Today, the Economist offers, "Most Iraqis here appear to support the end of Saddam’s regime, but criticise the American government and military officials for inadequate post-war planning that has left Baghdad and much of the country in chaos. In 2013 over 7,800 civilians were killed, surpassing the total of 6,787 in 2008, during the conflict. This year is looking just as deadly, although many Iraqis hope against the odds that the recent elections will bring progress and stability."

Thug and prime minister Nouri al-Maliki wants a third term.  His office issued the following today:

His Excellency Prime Minister Nouri Al Maliki said in an interview with Al-Iraqiya TV which will be aired at a later time we now have 175 guaranteed votes, but we want more partners who agree with us in the program and principles to be adopted in the next government , and he called on all political blocs to adopt understanding and dialogue in order to form the government as soon as possible and move towards construction and development.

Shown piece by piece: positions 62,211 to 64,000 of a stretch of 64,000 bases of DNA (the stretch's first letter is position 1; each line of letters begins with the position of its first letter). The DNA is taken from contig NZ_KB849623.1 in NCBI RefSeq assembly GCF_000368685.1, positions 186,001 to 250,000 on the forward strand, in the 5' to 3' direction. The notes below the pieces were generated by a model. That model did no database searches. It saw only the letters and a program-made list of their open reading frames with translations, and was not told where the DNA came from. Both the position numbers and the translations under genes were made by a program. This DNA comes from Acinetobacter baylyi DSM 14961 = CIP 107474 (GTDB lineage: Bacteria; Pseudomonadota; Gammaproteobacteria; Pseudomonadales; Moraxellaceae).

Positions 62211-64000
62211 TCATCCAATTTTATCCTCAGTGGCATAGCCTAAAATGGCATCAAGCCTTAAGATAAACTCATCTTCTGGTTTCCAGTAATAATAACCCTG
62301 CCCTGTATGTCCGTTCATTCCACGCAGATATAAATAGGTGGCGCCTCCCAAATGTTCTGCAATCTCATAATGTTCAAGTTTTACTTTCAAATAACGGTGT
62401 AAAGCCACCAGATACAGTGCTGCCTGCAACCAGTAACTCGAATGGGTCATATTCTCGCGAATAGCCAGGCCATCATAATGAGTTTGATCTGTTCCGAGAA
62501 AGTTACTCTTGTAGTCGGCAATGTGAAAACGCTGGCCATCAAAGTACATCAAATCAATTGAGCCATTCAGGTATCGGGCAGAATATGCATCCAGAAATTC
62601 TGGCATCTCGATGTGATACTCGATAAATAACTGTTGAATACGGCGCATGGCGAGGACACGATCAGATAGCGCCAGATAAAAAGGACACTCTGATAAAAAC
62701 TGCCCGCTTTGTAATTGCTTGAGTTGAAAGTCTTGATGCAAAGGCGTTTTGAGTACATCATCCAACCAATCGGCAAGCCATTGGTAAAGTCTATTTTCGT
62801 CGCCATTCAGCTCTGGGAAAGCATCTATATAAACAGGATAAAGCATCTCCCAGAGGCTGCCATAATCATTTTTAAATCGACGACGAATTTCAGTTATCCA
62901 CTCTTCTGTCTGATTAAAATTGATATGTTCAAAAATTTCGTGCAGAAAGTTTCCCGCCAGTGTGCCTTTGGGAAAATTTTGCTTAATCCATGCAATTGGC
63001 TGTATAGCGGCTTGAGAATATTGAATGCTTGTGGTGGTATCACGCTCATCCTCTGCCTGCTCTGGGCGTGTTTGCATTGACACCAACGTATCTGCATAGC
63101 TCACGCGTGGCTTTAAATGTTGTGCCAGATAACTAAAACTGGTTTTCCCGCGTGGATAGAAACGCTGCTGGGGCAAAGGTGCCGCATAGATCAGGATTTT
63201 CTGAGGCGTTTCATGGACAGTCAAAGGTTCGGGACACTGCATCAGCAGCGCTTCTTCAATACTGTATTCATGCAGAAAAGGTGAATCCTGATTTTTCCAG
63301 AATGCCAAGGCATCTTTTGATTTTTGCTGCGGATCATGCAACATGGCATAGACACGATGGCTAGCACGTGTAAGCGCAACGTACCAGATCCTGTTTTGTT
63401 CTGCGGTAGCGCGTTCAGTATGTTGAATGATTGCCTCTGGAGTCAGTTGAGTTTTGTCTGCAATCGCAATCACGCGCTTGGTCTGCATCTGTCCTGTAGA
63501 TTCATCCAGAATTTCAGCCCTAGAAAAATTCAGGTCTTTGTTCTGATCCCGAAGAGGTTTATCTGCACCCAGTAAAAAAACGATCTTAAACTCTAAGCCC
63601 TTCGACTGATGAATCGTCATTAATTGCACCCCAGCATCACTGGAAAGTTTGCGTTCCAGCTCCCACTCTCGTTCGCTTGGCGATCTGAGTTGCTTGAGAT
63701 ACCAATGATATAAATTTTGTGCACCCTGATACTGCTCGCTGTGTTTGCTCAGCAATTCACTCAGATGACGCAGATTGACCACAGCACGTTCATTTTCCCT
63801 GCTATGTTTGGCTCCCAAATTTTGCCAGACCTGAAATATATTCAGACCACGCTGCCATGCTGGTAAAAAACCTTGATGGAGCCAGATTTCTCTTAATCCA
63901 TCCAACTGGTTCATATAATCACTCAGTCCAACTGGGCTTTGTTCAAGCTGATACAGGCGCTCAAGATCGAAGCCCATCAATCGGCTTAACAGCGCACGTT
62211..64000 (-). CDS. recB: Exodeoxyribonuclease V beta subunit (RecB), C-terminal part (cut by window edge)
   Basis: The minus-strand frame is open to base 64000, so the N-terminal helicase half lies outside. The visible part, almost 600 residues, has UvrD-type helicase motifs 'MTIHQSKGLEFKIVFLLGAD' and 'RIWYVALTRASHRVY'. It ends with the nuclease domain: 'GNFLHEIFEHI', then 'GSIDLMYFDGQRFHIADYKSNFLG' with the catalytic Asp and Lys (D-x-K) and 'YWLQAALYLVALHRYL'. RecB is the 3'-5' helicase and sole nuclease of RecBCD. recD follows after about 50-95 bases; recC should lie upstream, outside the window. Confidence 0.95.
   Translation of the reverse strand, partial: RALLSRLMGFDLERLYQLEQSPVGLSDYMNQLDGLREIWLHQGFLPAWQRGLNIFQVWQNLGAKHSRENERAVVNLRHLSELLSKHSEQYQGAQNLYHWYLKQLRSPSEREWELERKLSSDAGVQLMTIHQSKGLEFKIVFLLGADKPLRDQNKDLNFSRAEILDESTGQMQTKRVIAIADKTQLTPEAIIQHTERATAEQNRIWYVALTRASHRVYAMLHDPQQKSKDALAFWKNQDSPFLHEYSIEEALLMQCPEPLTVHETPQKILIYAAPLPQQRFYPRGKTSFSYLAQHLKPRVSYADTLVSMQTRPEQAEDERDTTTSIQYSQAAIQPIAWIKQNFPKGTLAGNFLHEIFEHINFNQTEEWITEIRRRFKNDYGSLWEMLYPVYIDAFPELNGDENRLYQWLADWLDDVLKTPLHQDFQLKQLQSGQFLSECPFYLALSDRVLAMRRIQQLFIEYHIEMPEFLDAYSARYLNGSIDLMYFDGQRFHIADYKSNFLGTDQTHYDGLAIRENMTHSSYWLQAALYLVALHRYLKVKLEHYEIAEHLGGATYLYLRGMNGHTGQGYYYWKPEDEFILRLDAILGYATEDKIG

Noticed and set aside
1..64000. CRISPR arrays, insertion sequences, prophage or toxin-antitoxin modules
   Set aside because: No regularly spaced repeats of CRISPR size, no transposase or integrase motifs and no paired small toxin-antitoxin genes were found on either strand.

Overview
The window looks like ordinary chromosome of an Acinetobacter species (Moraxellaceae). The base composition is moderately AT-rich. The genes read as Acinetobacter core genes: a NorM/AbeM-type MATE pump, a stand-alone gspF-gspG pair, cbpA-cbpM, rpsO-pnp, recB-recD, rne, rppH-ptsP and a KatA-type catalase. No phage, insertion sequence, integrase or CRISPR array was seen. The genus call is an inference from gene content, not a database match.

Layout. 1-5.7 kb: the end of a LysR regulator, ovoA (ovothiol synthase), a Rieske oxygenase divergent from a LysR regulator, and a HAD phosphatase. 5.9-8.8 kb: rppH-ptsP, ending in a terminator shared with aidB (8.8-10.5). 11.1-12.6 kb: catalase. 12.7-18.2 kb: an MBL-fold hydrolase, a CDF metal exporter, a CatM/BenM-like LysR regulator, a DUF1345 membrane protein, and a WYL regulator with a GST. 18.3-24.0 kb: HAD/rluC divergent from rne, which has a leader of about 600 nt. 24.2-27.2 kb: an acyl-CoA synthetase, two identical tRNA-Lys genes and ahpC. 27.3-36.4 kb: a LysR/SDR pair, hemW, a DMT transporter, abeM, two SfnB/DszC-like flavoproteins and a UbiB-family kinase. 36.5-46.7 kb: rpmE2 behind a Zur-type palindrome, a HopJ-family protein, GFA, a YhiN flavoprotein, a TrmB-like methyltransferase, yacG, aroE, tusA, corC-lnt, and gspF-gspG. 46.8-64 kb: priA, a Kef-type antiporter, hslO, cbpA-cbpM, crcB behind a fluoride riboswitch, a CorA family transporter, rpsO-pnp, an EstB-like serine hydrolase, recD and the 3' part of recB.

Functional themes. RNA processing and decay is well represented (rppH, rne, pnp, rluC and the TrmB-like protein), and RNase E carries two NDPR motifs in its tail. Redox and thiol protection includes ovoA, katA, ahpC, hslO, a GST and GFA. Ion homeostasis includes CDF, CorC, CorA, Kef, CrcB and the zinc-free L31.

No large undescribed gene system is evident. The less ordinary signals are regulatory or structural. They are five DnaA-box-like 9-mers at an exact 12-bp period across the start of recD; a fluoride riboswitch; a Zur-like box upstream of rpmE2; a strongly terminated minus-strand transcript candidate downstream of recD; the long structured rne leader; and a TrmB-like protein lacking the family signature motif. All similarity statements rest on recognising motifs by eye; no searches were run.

With regards to the adherence of some political blocks and some politicians to what they call red lines against this or that party , Mr. Prime Minister said: I recommend that everyone read the developments well , there has been so many developments during the past four years and none can holds the neck of the political process anymore .
On the goal of the conference, which the Prime Minister called for in Anbar , his Excellency said it is intended to isolate the terrorists and strengthen national unity in Anbar and address reconstruction efforts .
On the issue of exporting oil from the Kurdistan region and its consequent effects , the Prime Minister said, that this act is in violation of the Iraq's sovereignty and Iraq's constitution , it cannot be accepted under any conditions. He stressed that there is no such thing as cutting the salaries of the Kurdistan region, but this is a banner raised for mobilization and incitement.